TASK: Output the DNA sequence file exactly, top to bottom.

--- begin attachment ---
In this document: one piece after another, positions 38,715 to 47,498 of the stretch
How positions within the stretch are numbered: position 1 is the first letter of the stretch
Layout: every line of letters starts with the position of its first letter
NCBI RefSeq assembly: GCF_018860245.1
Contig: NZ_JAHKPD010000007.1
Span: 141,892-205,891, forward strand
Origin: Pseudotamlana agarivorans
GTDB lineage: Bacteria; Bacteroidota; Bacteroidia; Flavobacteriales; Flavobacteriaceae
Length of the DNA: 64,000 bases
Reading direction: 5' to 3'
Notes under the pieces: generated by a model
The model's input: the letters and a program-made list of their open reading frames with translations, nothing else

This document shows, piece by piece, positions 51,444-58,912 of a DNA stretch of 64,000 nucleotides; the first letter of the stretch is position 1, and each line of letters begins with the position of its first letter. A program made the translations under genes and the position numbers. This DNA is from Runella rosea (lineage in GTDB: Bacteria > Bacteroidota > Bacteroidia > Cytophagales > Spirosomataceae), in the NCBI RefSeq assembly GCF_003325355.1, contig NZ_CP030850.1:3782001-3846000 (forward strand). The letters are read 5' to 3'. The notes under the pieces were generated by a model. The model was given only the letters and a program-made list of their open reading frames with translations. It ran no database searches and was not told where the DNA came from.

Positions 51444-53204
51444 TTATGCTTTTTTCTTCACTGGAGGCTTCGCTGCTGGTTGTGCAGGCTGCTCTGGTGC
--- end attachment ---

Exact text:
In this document: one piece after another, positions 38,715 to 47,498 of the stretch
How positions within the stretch are numbered: position 1 is the first letter of the stretch
Layout: every line of letters starts with the position of its first letter
NCBI RefSeq assembly: GCF_018860245.1
Contig: NZ_JAHKPD010000007.1
Span: 141,892-205,891, forward strand
Origin: Pseudotamlana agarivorans
GTDB lineage: Bacteria; Bacteroidota; Bacteroidia; Flavobacteriales; Flavobacteriaceae
Length of the DNA: 64,000 bases
Reading direction: 5' to 3'
Notes under the pieces: generated by a model
The model's input: the letters and a program-made list of their open reading frames with translations, nothing else

This document shows, piece by piece, positions 51,444-58,912 of a DNA stretch of 64,000 nucleotides; the first letter of the stretch is position 1, and each line of letters begins with the position of its first letter. A program made the translations under genes and the position numbers. This DNA is from Runella rosea (lineage in GTDB: Bacteria > Bacteroidota > Bacteroidia > Cytophagales > Spirosomataceae), in the NCBI RefSeq assembly GCF_003325355.1, contig NZ_CP030850.1:3782001-3846000 (forward strand). The letters are read 5' to 3'. The notes under the pieces were generated by a model. The model was given only the letters and a program-made list of their open reading frames with translations. It ran no database searches and was not told where the DNA came from.

Positions 51444-53204
51444 TTATGCTTTTTTCTTCACTGGAGGCTTCGCTGCTGGTTGTGCAGGCTGCTCTGGTGC